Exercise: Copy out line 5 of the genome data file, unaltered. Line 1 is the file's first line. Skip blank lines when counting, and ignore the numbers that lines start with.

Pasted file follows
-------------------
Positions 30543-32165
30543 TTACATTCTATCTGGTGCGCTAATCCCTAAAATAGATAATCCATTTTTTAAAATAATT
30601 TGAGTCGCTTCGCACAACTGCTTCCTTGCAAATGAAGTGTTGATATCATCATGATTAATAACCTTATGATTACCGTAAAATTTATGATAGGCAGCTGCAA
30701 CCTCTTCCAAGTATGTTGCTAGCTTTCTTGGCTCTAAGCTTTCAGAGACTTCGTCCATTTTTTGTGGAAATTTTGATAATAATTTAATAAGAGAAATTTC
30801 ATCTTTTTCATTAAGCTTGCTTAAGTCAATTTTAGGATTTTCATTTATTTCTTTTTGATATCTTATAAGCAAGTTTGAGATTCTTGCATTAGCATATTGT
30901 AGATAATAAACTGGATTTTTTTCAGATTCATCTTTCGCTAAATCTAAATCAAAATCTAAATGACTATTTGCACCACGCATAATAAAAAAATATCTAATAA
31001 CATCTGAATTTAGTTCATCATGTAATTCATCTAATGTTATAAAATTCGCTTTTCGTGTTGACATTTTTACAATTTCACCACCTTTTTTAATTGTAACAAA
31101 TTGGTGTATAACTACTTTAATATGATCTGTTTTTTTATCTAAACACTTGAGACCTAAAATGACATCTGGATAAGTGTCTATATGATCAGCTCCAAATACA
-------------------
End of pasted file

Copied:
30801 ATCTTTTTCATTAAGCTTGCTTAAGTCAATTTTAGGATTTTCATTTATTTCTTTTTGATATCTTATAAGCAAGTTTGAGATTCTTGCATTAGCATATTGT